Second Psychiatric Treatment as an In-patient

After a six-month neurological rehabilitation treatment as an in-patient in another clinic, exclusively in-patient psychiatric treatment was resumed. The paraparesis and the resulting additional problems for coping with everyday life led to a worsening of the depressive syndrome, so that the psychiatric admission, originally planned as a transitional measure, lasted for a further 1.5 years. An interim attempt at discharge into a therapeutic home failed after only three months.

Therapeutic efforts now focused on a stabilising psychiatric treatment. Behaviour therapy sessions took place once a week, concentrating on coping with daily life problems. Attempted drug treatment played a more significant role. Various psychotropic drugs were employed during this time, partly administered in a combination treatment of three different substances. Antidepressant medication: trimipramine up to a maximum of 75 mg, viloxazine up to a maximum of 600 mg. Benzodiazepines: nitrazepam up to a maximum of 5 mg, lorazepam up to a maximum of 8 mg. Neuroleptics: melperone up to a maximum of 100 mg.

Day Clinic Treatment

After 3.5 years of treatment as an in-patient and several frustrated attempts at transferring the patient to a complementary therapeutic institution, further treatment was planned in a day clinic setting. To this end, the patient was transferred to the psychiatric department of the University Hospital. Curative treatment goals had meanwhile given way to a supportive approach. The therapeutic goal in the day clinic was the gradual severance of the dependence on an in-patient setting, which in an extreme fashion had become a substitute for lacking social contacts and family connections.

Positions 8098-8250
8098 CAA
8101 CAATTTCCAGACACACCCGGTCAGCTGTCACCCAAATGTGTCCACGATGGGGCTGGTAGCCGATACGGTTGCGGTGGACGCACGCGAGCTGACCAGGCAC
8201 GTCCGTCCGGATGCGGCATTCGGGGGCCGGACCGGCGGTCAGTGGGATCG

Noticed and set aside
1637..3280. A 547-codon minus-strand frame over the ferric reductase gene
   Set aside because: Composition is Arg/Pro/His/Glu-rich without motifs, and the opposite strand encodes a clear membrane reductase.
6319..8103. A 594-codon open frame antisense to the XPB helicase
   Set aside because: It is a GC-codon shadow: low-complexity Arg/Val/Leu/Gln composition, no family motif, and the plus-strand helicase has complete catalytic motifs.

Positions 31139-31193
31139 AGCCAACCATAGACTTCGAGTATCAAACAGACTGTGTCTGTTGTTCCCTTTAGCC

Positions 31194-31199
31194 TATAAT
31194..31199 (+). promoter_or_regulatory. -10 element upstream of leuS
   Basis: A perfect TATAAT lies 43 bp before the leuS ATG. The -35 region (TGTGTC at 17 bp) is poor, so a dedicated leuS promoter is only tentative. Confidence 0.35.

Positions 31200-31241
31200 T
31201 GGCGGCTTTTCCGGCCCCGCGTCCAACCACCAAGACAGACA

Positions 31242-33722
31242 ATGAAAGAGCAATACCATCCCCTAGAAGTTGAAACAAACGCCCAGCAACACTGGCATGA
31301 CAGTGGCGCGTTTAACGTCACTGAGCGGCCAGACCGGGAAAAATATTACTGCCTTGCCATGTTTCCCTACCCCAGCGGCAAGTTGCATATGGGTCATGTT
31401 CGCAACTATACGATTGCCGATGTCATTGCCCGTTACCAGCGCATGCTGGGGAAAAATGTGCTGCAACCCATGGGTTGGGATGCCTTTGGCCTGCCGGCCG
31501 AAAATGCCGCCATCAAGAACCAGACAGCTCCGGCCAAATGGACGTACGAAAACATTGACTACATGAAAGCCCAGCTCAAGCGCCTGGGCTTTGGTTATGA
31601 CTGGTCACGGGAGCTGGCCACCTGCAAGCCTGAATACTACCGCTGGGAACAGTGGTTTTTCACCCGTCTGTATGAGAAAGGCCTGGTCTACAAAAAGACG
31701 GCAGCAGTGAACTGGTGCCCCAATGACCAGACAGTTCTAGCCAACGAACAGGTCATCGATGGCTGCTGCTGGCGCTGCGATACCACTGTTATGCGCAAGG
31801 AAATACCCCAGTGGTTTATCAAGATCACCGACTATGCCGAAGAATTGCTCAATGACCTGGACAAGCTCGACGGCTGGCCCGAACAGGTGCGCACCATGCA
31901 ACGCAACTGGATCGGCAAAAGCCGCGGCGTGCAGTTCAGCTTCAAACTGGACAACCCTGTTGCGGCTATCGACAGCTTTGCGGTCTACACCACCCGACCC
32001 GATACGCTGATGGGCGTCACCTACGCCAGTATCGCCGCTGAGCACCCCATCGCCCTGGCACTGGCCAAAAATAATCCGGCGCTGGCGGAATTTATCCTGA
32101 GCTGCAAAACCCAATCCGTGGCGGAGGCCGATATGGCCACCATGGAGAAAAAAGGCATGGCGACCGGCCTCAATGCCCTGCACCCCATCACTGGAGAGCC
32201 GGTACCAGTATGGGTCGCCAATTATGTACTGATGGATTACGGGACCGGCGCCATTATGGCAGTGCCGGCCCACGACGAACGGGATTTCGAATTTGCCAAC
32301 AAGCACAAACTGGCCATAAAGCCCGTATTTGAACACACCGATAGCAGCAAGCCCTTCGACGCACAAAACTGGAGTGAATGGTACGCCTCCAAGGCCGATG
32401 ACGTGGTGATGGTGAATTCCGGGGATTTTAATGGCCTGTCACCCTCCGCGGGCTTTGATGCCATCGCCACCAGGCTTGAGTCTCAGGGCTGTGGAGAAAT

The first impression in the admission interview was that of an alert, reflective, in spontaneous rapport fluent, communicative, almost logorrhoeic patient who hardly seemed depressed. In view of the outlined pre-history and course of illness, the patient's self-portrayal seemed oddly parathymous, or at least dissimulating. An agitated-anxious depressive mood with latent to open aggressiveness only became perceptible in later interviews. The patient denied having acute suicidal impulses; however, chronic latent suicidality had to be assumed on the basis of the case history. There were no signs of paranoid symptoms. Her thought processes were, however, dominated by depressive content. Her depressive, self-deprecating cognitions were accompanied by considerable feelings of guilt and insufficiency. Signs of apathy, a psychomotor retardation or an affective vacancy were not determined.